Java Reference
In-Depth Information
statement, which is described in the next section. The Java interpreter first looks at
the enclosing block of code to see if it has an associated exception handler. If so, it
exits that block of code and starts running the exception-handling code associated
with the block. After running the exception handler, the interpreter continues exe‐
cution at the statement immediately following the handler code.
If the enclosing block of code does not have an appropriate exception handler, the
interpreter checks the next higher enclosing block of code in the method. This con‐
tinues until a handler is found. If the method does not contain an exception handler
that can handle the exception thrown by the throw statement, the interpreter stops
running the current method and returns to the caller. Now the interpreter starts
looking for an exception handler in the blocks of code of the calling method. In this
way, exceptions propagate up through the lexical structure of Java methods, up the
call stack of the Java interpreter. If the exception is never caught, it propagates all the
way up to the main() method of the program. If it is not handled in that method,
the Java interpreter prints an error message, prints a stack trace to indicate where
the exception occurred, and then exits.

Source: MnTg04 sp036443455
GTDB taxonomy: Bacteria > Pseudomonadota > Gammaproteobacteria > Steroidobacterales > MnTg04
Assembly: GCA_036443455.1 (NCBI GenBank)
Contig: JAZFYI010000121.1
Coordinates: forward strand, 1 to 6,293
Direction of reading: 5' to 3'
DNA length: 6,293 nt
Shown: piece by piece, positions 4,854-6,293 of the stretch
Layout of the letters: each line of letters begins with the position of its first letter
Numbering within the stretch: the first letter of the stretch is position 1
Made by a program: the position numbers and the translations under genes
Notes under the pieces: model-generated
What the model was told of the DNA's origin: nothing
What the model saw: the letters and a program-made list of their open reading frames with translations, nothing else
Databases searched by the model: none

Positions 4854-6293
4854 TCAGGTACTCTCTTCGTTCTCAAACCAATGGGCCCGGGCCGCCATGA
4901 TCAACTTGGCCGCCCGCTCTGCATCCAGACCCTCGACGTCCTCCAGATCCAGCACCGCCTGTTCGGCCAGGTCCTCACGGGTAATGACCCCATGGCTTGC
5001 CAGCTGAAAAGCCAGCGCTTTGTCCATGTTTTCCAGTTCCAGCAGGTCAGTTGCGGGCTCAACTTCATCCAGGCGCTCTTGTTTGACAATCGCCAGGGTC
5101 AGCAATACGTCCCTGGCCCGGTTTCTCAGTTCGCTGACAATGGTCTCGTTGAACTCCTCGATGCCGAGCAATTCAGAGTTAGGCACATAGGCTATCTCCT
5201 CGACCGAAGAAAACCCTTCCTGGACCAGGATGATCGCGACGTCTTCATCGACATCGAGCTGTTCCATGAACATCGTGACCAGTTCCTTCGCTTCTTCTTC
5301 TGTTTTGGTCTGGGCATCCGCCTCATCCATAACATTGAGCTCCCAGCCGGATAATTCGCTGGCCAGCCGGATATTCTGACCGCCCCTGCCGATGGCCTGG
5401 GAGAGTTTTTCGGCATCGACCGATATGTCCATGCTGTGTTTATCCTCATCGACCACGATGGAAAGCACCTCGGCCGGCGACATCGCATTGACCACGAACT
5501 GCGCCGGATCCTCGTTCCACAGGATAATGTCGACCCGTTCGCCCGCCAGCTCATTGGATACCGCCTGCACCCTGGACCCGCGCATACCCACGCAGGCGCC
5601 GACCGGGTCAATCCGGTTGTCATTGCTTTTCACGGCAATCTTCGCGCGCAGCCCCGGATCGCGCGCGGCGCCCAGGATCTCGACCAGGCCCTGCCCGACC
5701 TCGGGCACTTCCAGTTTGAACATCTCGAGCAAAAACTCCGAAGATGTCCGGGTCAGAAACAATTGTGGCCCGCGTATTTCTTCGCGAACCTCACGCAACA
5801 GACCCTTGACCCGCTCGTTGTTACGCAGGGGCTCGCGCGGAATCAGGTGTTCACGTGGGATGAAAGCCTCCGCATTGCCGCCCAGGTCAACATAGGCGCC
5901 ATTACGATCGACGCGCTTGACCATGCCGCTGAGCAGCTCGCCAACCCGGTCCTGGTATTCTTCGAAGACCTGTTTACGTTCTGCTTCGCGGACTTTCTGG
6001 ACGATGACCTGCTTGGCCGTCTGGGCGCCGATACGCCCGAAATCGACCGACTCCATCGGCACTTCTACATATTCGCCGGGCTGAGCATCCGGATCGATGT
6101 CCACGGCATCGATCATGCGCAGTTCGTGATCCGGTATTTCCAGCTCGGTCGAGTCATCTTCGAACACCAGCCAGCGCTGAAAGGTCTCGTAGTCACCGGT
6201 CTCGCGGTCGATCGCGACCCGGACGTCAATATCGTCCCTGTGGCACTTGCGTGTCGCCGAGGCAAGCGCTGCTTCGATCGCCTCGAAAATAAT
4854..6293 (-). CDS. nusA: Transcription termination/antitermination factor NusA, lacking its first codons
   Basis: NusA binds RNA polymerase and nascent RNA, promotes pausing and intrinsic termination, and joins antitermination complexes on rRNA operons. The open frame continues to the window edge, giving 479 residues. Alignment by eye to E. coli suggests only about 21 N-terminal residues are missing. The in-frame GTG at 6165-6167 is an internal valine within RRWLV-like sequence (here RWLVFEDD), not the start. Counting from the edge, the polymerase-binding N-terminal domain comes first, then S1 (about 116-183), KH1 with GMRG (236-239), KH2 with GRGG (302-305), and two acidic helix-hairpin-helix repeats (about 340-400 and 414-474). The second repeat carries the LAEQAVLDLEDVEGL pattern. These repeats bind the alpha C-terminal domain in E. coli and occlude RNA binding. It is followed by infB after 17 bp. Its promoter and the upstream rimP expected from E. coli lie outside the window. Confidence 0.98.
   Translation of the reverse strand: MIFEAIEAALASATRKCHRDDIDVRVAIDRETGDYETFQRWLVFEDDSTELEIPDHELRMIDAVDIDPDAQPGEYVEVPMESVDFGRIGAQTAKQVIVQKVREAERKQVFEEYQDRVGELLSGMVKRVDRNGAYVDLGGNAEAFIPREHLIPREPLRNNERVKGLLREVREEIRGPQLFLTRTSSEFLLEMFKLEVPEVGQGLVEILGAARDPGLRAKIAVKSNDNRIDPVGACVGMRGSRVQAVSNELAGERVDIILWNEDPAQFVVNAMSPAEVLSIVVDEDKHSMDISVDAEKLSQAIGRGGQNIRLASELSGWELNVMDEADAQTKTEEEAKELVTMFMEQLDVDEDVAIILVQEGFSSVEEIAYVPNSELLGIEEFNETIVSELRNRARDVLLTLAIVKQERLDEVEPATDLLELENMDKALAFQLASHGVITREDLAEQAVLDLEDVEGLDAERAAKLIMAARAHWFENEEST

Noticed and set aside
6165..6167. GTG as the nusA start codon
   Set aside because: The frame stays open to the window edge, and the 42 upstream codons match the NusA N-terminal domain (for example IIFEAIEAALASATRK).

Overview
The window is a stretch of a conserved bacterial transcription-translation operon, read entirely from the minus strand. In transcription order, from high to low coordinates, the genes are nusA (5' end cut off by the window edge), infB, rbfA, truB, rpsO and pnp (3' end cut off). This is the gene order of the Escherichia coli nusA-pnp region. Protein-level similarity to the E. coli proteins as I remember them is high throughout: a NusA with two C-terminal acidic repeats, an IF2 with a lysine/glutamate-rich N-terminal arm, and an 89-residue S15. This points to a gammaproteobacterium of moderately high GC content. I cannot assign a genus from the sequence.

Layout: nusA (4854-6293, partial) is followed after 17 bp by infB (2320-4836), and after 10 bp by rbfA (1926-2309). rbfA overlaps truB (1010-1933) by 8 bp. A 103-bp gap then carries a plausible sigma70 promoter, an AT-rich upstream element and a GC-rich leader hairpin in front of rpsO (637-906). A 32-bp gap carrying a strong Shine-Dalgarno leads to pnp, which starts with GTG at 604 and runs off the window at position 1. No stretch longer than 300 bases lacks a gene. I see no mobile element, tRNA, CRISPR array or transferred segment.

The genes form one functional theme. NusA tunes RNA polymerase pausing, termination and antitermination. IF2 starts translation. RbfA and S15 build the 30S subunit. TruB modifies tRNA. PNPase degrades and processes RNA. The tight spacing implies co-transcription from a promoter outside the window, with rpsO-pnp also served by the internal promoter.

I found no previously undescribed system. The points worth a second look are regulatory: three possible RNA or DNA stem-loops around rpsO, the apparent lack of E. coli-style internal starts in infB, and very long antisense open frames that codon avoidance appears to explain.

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The try/catch/inally Statement
Java has two slightly different exception-handling mechanisms. The classic form is
the try/catch/finally statement. The try clause of this statement establishes a
block of code for exception handling. This try block is followed by zero or more
catch clauses, each of which is a block of statements designed to handle specific
exceptions. Each catch block can handle more than one different exception—to
indicate that a catch block should handle multiple exceptions, we use the | symbol
to separate the different exceptions a catch block should handle. The catch clauses
are followed by an optional finally block that contains cleanup code guaranteed to
be executed regardless of what happens in the try block.
try Block Syntax
Both the catch and finally clauses are optional, but every try block must be
accompanied by at least one or the other. The try , catch , and finally blocks all
begin and end with curly braces. These are a required part of the syntax and cannot
be omitted, even if the clause contains only a single statement.
The following code illustrates the syntax and purpose of the try/catch/finally
try {
// Normally this code runs from the top of the block to the bottom
// without problems. But it can sometimes throw an exception,
// either directly with a throw statement or indirectly by calling
// a method that throws an exception.
catch ( SomeException e1 ) {
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